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American Dictionary of the English Language

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Vitriol


VIT'RIOL, noun [Latin vitrum, glass; perhaps from its color.]

1. In mineralogy, native vitriol is a substance of a grayish or yellowish white color, apple green, or sky blue, and when decomposed, covered with an ochery crust. It occurs in masses, disseminated, stalactical, or capillary. Externally, it is dull and rough; internally, it is more or less shining, with a vitreous silky structure. It is called by manufacturers copperas, a name derived from the flower or efflorescence of copper. This substance is seem only in cabinets.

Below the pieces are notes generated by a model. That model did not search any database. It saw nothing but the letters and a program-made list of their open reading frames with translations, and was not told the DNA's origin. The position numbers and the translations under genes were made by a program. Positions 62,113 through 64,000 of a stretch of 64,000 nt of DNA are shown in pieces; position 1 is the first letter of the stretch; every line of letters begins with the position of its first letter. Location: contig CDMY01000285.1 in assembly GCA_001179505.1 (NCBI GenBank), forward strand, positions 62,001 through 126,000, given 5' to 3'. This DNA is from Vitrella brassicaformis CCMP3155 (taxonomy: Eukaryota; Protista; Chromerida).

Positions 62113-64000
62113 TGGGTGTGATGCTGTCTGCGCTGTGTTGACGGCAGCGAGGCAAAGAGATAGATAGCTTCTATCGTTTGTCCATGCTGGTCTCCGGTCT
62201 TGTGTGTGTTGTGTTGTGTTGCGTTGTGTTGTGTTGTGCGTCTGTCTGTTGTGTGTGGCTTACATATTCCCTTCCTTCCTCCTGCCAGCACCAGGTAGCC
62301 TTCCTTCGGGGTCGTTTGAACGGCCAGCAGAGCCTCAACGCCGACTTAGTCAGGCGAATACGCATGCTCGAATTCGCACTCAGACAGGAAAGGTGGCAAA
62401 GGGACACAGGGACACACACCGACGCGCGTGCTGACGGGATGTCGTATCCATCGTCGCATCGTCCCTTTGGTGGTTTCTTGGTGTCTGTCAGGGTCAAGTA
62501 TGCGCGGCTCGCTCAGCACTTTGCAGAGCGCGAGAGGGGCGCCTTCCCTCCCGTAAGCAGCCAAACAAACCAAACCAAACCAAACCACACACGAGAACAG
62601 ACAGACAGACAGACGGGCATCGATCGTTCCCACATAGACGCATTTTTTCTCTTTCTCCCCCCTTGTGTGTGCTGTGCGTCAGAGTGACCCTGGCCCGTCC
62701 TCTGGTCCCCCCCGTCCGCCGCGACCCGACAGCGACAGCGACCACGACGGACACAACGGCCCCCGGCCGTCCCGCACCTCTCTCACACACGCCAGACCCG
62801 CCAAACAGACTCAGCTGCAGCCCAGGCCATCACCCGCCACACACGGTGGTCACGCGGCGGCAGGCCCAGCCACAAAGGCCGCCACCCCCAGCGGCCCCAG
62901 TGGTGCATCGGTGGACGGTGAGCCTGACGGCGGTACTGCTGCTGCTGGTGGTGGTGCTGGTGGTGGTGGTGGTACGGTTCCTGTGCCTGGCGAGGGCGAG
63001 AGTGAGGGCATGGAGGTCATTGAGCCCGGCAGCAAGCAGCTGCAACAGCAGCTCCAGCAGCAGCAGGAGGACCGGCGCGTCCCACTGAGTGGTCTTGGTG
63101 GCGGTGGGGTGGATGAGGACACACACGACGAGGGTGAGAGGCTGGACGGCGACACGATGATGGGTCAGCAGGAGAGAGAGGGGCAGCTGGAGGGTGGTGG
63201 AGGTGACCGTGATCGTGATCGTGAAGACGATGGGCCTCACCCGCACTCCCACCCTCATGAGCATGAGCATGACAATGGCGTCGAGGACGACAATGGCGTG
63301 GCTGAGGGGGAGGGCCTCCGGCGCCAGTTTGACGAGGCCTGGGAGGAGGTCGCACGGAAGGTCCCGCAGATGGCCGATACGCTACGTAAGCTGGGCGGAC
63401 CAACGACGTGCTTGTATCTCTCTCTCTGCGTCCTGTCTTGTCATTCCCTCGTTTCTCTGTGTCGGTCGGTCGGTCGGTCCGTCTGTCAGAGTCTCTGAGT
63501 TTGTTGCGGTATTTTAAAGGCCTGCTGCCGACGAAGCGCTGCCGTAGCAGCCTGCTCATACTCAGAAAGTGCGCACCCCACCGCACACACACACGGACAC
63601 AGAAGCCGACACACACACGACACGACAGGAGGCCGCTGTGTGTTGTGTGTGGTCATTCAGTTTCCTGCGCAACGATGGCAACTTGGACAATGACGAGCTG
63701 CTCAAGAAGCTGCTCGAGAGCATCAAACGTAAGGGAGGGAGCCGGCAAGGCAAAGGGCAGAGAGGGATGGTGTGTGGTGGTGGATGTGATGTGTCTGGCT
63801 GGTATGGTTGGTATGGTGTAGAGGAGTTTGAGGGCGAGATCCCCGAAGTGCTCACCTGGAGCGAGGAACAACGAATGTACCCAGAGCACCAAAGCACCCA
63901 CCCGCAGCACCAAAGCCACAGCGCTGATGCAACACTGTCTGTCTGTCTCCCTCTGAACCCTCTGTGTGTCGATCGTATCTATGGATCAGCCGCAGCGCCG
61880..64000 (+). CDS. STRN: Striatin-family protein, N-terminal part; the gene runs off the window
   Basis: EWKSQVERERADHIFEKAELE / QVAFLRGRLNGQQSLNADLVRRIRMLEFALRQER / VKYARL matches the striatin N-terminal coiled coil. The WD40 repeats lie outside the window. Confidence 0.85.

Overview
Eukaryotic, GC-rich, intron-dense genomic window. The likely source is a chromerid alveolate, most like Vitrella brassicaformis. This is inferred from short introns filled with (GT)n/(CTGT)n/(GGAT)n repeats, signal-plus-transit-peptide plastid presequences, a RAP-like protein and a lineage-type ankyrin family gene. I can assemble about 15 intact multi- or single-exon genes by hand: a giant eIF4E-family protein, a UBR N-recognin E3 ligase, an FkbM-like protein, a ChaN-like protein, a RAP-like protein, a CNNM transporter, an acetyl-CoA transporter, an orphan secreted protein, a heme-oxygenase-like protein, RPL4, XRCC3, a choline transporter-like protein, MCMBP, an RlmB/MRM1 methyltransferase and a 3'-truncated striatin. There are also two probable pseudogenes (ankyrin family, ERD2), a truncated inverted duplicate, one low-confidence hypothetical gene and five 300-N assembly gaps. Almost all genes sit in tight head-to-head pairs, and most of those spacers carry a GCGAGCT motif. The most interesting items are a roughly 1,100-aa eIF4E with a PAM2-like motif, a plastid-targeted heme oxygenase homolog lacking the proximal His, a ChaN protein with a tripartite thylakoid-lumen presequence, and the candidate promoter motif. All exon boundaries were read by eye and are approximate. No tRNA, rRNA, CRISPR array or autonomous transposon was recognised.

2. In chimistry, a combination of the acid of sulphur with any metallic substance; but chiefly green vitriol or sulphate of iron; blue vitriol or sulphate of copper, and white vitriol or sulphate of zink.

All metals may be converted into vitriols, by dissolving them with acid spirits, and suffering them to stand and crystallize.